Juvenile crimes: This loss of innocence diminishes us | columns | Hindustan Times
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Juvenile crimes: This loss of innocence diminishes us

Children indulging in crime is a fact staring us in the face. The rot needs to be stemmed.

columns Updated: Dec 10, 2017 16:43 IST
A candle-light vigil in New Delhi to protest against the juvenile accused in the December 16 gangrape case.
A candle-light vigil in New Delhi to protest against the juvenile accused in the December 16 gangrape case. (Hindustan Times)

Last month, I was left stunned when the Delhi Police registered a rape case against a four-and-a-half-year old boy. I initially thought that the police had erred, but no, the case was more serious than we had imagined.

The girl’s mother said her daughter was in trauma. She alleged that the school administration tried to suppress the news. Given the boy’s young age, nobody was willing to believe that he had committed the offence. The incredulity was on expected lines. How could a child of four, who is not likely to even comprehend every word, emotion or expression, carry out such a heinous crime? For the record, a child below the age of seven cannot be charged under law. Still, we need to discuss the subject since the case has shaken the innocence of the entire nation.

Even as the police, society and medical experts were trying to wrap their head around the incident, in less than a month a second similar case made headlines. In this instance, a class 5 student in Ghaziabad indulged in some unmentionable activities with a class 2 student. I don’t want to go into the details, but it is sufficient to say that his actions were as cruel as Nirbhaya’s killers. The juvenile involved in that case is old enough to serve a prison term today. It is said that the most barbaric behaviour with Nirbhaya was carried out by this teenager. Has the air we breathe become so polluted that innocence has gone out of our childhood?

A few people want to excuse themselves by arguing that it has always been the case. Saying so doesn’t mean that it should continue to happen. The experience so far shows that the children who become victims of such abuse go on to experience complications as adults and at times even their domestic lives can get derailed. The shadows of their traumatic experiences during childhood keep chasing them through their life.

NCRB statistics drive home the severity of the problem. If 466 cases of crimes committed by young people were registered in 2003, 10 years later, in 2013, the number increased to 1,737. In 2015, 1,688 youngsters were accused of criminal acts. Why is the problem spreading in our society like an epidemic? Till today youngsters were troubled by it. But today, at a time when even children are coming within its grasp, we should be afraid. From children one expects sweetness, not cruel behaviour.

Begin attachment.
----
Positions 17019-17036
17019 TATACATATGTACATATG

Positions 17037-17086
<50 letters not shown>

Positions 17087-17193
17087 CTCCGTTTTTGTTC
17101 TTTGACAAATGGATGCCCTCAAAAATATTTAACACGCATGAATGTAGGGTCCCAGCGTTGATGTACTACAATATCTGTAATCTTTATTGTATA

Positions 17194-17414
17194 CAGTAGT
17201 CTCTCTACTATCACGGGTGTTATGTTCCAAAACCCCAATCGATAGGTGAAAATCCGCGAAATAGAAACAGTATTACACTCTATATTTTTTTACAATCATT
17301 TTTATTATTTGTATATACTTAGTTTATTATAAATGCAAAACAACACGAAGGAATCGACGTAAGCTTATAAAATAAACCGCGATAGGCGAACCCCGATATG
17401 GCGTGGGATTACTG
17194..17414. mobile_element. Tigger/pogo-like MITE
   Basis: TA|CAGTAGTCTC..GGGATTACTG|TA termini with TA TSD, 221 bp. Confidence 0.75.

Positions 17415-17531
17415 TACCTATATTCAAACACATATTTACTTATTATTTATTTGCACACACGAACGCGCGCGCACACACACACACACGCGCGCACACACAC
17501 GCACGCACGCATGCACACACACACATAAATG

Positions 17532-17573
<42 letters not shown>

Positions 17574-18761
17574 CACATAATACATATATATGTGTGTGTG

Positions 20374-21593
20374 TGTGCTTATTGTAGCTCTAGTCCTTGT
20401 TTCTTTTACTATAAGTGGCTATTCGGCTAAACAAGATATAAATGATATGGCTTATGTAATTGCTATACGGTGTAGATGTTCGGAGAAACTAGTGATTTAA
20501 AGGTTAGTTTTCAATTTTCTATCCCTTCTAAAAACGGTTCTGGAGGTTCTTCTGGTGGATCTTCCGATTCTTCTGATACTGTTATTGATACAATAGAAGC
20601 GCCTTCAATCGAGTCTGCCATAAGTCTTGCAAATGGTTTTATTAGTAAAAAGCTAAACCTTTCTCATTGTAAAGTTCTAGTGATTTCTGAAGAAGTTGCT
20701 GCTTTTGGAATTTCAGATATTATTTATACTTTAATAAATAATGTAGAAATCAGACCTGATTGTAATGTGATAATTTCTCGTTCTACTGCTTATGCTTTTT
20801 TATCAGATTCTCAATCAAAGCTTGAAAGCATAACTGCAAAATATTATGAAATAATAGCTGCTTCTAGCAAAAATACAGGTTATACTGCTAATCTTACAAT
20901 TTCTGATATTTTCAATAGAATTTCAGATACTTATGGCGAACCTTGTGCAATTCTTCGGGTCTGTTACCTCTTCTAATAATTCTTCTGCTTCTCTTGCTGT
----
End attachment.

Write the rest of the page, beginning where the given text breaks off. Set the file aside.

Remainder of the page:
I am no social scientist but when I spoke to an expert who is involved in counselling juveniles, I came to know that in most of the cases, these transgressions were carried out by family members or people known to the children. Since the act is generally linked to infamy of people who are either family members, or those the family considers their own, police complaints are seldom made.

At times when such incidents happen in schools or other public places, the anger of the victims’ parents brings it to the police’s doorstep. People handling such cases say that owing to staying in nuclear families and cramped spaces, many children accidentally become familiar with a lot of things that are perceived as taboo.

The booming porn business has further compounded the problem. Mobile phones in the hands of the young haven’t just led to the spread of knowledge but also disseminated the science of perversity. No gift comes without its troubles, goes an old saying. According to Kassia Wosick, associate professor with the New Mexico State University, the porn business worldwide touched 97 billion dollars in 2014-15. Of this the United States alone accounted for a between 10 billion and 12 billion. In India, the Modi government has tried to put restrictions on it but the digital world’s fires cannot be put out so easily. It has a number of ways of transmission.

A few escapists reason that in the land of the Kama Sutra, we shouldn’t talk about immature subjects such as trying to restrict porn. With extreme enthusiasm, they also tell you that by etching out such scenes at the temples of Konark and Khajuraho, our forefathers displayed their liberal attitudes. Why do they forget that both these temples were built in the final few years of the Rajput era and after that, India was colonised by foreign invaders? When schools and places of worship become hubs of repressed desires, a society’s downfall is imminent.

Ignoring this warning sounded by history can become the trigger for larger problems. It would be better if we woke up before that.

Shashi Shekhar is editor-in-chief Hindustan

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